Diversity

Business • Media & Advertising
NBCUniversal wants to increase diversity, starts "Fifty Percent Challenge Initiative"
NBCUniversal wants to increase diversity, starts "Fifty Percent Challenge Initiative"
Credit: unsplash.com/Matt Botsford

NBCUniversal has announced that in an effort to increase diversity and inclusion in its workforce, it is starting the "Fifty Percent Challenge Initiative". The initiative, which was sent out in a memo to employees at NBCUniversal News Group, calls to have a workforce made up of 50 percent people of colour and 50 percent women but the network has not included a timeline.

"We want to increase diversity and inclusion both in front of and behind the camera, and earn the trust of every community in America that relies on us for exceptional journalism,” so Cesar Conde, chairman of the NBCUniversal News Group.

Arts, Entertainment, Culture • TV & Movies
Oscars to implement "representation and inclusion standards"
Red carpet at 81st Annual Academy Awards in Kodak Theatre, Los Angeles
Red carpet at 81st Annual Academy Awards in Kodak Theatre, Los Angeles Credit: Greg in Hollywood (Greg Hernandez) / CC BY (Creative Commons Attribution 2.0)

In a statement on Friday, The Academy of Motion Picture Arts and Sciences, which awards the Oscars, has announced that movies will be required to meet certain "representation and inclusion standards" to be eligible for an award. The new standards will be implemented next year, but the Academy was vague on the details of those news standards.

CEO Dawn Hudson's statement read: "While the Academy has made strides, we know there is much more work to be done in order to ensure equitable opportunities across the board. The need to address this issue is urgent. To that end, we will amend – and continue to examine – our rules and procedures to ensure that all voices are heard and celebrated."

Arts, Entertainment, Culture • Fashion
Samira Nasr named first black Editor-In-Chief of US Harper's Bazaar
Screenshot of Samira Nasr's statement on Hearst's Instagram account
Screenshot of Samira Nasr's statement on Hearst's Instagram account Credit: hearst via Instagram

Samira Nasr has been appointed as Editor-in-Chief of publisher Hearst's fashion magazine Harper's Bazaar, making her the first woman of colour to hold the top editor position in the magazine's 153-year history. Nars, the daughter of a Lebanese father and Trinidadian mother, is leaving her position as fashion director at Condé Nast's magazine Vanity Fair and will begin work at Harper's Bazaar on July 6.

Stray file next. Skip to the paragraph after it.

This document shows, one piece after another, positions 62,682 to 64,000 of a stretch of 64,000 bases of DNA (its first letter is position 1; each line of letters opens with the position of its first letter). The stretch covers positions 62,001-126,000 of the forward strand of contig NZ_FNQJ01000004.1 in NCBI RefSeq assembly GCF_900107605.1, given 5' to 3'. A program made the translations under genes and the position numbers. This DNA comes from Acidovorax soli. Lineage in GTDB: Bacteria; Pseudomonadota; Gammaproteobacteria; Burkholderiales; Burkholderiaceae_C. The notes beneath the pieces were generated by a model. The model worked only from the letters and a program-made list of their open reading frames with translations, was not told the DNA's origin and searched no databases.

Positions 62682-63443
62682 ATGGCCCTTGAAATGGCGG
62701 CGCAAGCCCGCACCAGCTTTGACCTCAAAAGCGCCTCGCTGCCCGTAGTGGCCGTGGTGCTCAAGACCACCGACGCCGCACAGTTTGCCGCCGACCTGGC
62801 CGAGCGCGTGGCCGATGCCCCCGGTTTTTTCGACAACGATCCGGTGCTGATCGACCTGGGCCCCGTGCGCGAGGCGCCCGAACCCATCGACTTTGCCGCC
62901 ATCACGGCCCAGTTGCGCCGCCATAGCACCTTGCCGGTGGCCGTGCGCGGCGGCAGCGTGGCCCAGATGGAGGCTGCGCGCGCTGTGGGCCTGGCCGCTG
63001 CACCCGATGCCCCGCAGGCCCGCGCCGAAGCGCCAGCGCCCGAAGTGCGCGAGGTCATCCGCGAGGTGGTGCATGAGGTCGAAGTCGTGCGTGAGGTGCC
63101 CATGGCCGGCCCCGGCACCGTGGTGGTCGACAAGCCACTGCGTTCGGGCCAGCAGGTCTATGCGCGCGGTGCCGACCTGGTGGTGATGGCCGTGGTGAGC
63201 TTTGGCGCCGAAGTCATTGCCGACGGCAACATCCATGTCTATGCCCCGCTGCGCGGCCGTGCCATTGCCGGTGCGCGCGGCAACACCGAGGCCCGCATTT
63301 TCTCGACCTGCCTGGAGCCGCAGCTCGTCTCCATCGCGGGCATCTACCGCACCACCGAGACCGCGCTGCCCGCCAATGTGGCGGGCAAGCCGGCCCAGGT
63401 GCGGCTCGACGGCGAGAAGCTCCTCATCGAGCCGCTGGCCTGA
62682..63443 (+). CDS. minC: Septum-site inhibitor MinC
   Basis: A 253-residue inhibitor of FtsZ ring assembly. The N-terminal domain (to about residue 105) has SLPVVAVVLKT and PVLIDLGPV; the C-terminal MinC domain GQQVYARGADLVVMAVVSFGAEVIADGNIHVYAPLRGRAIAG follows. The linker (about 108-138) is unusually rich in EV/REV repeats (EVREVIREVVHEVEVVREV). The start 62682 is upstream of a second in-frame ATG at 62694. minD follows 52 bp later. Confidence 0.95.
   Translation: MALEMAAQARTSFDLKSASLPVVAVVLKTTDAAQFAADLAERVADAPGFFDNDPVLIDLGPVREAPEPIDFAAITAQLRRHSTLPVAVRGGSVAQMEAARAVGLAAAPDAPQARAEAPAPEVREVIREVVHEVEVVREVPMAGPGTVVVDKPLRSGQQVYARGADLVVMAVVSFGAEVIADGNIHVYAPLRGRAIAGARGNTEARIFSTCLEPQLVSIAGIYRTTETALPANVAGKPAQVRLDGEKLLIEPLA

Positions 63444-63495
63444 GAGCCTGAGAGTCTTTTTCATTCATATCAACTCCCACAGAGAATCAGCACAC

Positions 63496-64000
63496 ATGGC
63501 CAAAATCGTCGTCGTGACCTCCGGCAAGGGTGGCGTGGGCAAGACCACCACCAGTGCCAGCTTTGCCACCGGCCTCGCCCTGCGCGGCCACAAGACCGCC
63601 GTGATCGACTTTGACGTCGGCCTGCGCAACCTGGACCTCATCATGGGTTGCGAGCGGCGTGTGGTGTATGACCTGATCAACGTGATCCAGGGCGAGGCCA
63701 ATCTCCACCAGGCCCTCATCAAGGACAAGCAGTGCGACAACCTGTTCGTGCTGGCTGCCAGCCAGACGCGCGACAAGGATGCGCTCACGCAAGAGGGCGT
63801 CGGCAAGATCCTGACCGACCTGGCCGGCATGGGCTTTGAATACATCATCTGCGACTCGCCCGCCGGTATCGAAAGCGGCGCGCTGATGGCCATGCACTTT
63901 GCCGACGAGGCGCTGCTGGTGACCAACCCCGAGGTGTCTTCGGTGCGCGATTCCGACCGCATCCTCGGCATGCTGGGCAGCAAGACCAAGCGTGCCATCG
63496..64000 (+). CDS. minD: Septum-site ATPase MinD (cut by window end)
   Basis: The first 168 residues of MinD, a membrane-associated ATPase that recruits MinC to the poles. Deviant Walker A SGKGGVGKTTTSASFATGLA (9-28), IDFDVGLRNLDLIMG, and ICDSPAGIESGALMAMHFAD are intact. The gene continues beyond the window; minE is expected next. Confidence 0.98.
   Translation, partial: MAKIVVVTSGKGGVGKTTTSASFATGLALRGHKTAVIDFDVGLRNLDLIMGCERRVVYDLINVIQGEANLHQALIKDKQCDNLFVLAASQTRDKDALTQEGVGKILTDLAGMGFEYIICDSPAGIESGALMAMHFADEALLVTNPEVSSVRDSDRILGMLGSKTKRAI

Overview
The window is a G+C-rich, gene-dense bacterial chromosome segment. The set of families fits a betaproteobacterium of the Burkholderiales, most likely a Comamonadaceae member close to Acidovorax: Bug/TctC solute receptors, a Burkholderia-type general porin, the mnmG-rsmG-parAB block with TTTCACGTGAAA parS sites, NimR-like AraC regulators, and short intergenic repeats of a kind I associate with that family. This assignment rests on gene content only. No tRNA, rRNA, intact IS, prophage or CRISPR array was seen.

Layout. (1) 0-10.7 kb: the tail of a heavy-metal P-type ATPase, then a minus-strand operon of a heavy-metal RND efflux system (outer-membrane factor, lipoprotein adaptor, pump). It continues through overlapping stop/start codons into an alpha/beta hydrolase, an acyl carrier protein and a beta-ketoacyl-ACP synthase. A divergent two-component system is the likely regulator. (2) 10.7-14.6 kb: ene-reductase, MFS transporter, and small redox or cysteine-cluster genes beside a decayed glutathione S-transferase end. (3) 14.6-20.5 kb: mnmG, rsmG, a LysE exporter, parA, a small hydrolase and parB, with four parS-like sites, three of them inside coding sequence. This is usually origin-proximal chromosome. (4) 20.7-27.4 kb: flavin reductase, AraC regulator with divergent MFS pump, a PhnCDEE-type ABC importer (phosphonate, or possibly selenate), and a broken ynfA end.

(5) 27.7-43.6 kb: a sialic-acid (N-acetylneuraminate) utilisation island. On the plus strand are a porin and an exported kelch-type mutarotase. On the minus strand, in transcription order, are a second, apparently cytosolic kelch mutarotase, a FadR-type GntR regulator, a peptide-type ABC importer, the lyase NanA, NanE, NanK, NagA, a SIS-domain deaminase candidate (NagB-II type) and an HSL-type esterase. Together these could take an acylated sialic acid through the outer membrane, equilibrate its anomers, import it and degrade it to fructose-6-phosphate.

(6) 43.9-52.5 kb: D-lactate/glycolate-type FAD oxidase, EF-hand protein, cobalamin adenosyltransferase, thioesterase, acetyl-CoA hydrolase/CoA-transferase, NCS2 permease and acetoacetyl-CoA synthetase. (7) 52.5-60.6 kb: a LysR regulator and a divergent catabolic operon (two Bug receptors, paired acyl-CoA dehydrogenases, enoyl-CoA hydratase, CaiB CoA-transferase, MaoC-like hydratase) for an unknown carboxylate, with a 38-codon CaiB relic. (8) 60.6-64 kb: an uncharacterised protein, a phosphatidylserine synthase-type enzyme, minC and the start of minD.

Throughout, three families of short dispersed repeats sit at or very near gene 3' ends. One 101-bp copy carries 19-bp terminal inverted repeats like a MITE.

In a video posted to Hearst's Instagram account, Nasr introduced herself and said: "At this particular moment in our nation's history, I am honoured to be at the helm of such an iconic brand. As the proud daughter of a Lebanese father and Trinidadian mother, my worldview is expansive and is anchored in the belief that representation matters. My lens by nature is colourful, and so it is important to me to begin a new chapter in Bazaar's history by shining a light on all individuals who I believe are the inspiring voices of our time."

Arts, Entertainment, Culture • Celebrities & Public Figures
Adam Rapoport resigns as editor in chief of Bon Appétit, staff speaks out against publisher Condé Nast
Screenshots of Sohla El-Waylly's Instagram story, addressing Rapoport and unequal pay at BA
Screenshots of Sohla El-Waylly's Instagram story, addressing Rapoport and unequal pay at BA Credit: Sohla El-Waylly via Instagram Stories

Bon Appétit editor in chief Adam Rapoport has resigned after a photograph of him dressed in "brownface" from the early 2000s surfaced on Instagram. Rapoport announced his resignation on Instagram, writing: "I am stepping down as editor in chief of Bon Appétit to reflect on the work that I need to do as a human being and to allow Bon Appétit to get to a better place".

After the photograph surfaced, BA Test Kitchen Sohla El-Waylly took to Instagram to speak out against publisher Bon Appétit and publisher Condé Nast, saying: "I've been pushed in front of video as a display of diversity. In reality, only white editors are paid for their video appearances. None of the people of color have been compensated". Many of BA's staff members, including Claire Saffitz, Brad Leone, Alex Delany and others, have announced on Instagram that they will not appear in any new BA video material until all their colleagues receive equal pay.

Education • University Education
First black woman student body president elected at MIT
Maclaurin Buildings and Great Dome at MIT, Cambridge
Maclaurin Buildings and Great Dome at MIT, Cambridge Credit: Carol M. Highsmith / Public domain

Danielle Geathers, alongside running mate Yu Jing Chen, was elected as president of the Undergraduate Association at MIT, Massachusetts Institute of Technology. Geathers, who previously served as the diversity officer, is the first black woman in the university's 159-year-history to be elected as student body president. “Although some people think it is just a figurehead role, figureheads can matter in terms of people seeing themselves in terms of representation. Seeing yourself at a college is kind of an important part of the admissions process", so Geathers.